Recent figures from the Energy Information Agency (EIA), investment firms and financial analysts show that the industry is $100 billion dollars in debt. And 75% of its firms are rated as below investment grade (junk status). As a whole, the industry does not make any money from the sale of gas. It survives on borrowing, and selling assets.
It also seems that some parties do not understand our Oil and Gas Act.
Hydrofracking is hydrofracking no matter whether you use propane or water, and it is the only way to get shale gas. The idea that one can keep exploring while not allowing hydrofracking is a contradiction in terms.
And to be clear, if an exploration company lives up to its requirements to invest a certain amount of money, it may automatically convert to production when it is ready. Thus, to put a moratorium on shale gas, you can not allow exploration to continue. You must stop both or you cannot stop either.
And as various parties talk about the necessity of having world class regulations, they ignore the recent report from the Council of Canadian Academies, which noted that there is so little research or monitoring of shale gas that no regulations anywhere can be said to be based on science. Regulations will not protect us.
But, perhaps the largest piece of missing information and discussion concerns the effects of this industry on climate change.
The day before our provincial elections there will be massive demonstrations around the world focused on climate change.
The world’s scientists, militaries, insurers, financial institutions, food and water specialists, and experts in many other fields tell us that climate change is the number one problem facing the world. It costs us billions of dollars and thousands of lives per year already, and those numbers will rise.
All public policies – local, regional, national and international – must now consider the effects of policy on climate change and the problems that will come from it. Investments in those industries are likely to be lost as the world reduces fossil fuel usage. Yet, remarkably, only one party mentions this ultimate threat and issue in their party platform.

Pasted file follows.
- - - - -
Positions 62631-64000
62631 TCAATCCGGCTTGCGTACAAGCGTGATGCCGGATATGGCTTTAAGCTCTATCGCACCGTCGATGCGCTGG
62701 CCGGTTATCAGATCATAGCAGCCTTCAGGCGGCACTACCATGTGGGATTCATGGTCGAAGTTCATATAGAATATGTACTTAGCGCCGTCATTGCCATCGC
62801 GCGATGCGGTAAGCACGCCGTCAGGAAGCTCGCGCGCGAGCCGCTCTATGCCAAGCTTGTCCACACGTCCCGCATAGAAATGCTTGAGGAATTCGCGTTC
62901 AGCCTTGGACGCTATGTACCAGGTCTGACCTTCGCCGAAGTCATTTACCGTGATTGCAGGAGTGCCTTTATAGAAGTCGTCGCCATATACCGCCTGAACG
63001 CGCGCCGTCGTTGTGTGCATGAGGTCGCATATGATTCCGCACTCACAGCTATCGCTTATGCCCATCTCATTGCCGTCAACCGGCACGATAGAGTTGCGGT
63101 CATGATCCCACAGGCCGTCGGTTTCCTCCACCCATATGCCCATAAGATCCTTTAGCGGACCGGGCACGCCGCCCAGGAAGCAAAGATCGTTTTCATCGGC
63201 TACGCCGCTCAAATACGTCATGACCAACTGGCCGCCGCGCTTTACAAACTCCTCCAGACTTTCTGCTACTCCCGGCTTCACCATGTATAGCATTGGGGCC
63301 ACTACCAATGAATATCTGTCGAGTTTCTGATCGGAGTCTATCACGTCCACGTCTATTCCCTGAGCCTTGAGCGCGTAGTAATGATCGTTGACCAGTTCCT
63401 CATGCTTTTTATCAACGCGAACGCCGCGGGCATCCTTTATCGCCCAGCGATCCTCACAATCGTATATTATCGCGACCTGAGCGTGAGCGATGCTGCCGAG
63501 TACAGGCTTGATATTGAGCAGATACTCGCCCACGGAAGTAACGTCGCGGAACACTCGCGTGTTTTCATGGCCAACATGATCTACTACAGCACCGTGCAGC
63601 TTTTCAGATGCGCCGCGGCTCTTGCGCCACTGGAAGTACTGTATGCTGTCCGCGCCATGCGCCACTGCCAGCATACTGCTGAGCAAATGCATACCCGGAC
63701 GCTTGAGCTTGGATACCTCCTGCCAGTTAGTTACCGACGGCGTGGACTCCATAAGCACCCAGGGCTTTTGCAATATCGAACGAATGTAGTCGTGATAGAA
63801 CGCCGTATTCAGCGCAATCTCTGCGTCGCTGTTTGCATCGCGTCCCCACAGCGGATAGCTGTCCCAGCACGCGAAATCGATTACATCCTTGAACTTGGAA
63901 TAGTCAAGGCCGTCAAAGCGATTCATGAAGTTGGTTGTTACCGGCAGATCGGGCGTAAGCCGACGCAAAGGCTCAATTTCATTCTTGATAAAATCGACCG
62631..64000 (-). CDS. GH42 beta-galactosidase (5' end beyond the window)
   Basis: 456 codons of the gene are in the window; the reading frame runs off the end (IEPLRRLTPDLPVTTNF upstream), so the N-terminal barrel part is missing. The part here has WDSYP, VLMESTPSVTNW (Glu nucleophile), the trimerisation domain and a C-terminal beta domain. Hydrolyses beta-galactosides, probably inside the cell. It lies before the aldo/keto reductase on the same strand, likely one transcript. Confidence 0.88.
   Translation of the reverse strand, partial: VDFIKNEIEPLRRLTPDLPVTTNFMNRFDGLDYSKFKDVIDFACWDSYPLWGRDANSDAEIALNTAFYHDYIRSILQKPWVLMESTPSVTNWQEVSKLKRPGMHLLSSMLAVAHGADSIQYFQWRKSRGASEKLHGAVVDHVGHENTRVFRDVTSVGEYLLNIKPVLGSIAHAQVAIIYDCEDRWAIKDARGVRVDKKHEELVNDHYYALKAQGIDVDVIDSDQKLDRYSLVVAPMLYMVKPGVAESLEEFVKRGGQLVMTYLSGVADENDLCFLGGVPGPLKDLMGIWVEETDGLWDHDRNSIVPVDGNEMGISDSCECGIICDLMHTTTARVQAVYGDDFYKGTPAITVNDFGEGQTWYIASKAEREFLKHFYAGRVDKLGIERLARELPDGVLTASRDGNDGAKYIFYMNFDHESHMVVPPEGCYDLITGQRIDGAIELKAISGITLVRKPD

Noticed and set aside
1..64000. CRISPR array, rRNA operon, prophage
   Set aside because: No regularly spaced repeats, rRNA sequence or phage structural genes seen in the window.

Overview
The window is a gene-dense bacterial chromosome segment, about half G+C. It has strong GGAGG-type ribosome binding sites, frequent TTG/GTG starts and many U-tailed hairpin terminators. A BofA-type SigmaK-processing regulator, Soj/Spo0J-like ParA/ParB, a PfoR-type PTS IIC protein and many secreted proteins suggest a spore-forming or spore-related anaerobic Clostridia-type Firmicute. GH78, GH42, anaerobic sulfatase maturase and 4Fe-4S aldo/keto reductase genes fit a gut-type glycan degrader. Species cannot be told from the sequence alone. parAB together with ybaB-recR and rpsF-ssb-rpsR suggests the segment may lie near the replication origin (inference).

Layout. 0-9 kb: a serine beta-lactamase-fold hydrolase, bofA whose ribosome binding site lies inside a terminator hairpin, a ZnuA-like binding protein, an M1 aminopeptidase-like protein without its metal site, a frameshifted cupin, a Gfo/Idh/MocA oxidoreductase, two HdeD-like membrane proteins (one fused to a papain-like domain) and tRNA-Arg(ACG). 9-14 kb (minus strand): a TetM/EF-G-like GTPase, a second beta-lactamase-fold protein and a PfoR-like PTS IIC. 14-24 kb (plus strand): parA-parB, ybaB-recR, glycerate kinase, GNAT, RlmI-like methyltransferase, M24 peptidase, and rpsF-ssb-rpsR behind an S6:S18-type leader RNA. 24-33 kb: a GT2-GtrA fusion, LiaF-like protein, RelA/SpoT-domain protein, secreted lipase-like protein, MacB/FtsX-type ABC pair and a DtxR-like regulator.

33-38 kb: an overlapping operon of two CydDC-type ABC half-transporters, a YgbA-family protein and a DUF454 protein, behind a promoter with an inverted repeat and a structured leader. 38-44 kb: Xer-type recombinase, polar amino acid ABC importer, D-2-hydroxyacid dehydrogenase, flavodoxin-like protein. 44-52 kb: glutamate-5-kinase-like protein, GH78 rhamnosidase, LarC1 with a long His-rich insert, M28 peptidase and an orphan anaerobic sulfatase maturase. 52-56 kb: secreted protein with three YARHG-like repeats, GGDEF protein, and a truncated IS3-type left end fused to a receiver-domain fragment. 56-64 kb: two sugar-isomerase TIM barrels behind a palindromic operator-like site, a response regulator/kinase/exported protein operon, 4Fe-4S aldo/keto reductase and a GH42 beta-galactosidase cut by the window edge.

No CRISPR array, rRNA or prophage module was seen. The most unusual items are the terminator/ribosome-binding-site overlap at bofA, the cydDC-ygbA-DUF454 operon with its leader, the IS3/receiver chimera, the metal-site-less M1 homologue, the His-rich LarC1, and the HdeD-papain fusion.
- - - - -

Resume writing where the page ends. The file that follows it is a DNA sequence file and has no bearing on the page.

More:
Our concerns about unconventional oil and gas are not just the immediate threat to our health and environment caused by extraction methods, but also that we will be adding a new source of greenhouse gases to the fossil fuel mix that threatens us and future generations.
For the past 4 years, volunteers within the Anti-Shale Gas Alliance of New Brunswick have worked hard to get existing science to the people of New Brunswick in an understandable way. We have succeeded in bringing to light the costs and impacts of this industry and making shale gas a hot campaign issue in this election. All of our concerns have been validated by Canadian scientists, and yet, we see the same overinflated numbers and misleading information on economics and jobs being used to gather votes and sell this industry to the public. It is time to eliminate the spin and get honest about this issue.
The lawsuit that we have filed awaits whichever party wins the election. We are asking that a high standard be used to judge the scientific and health claims of the safety of this industry – “beyond a reasonable doubt” – the same standard for deciding guilt or innocence in court. High stakes demand a high standard.
So politicians take note. Deciding how to respond to this lawsuit will be one of your first tasks. Please take this seriously for all our sakes and start talking honestly about it now.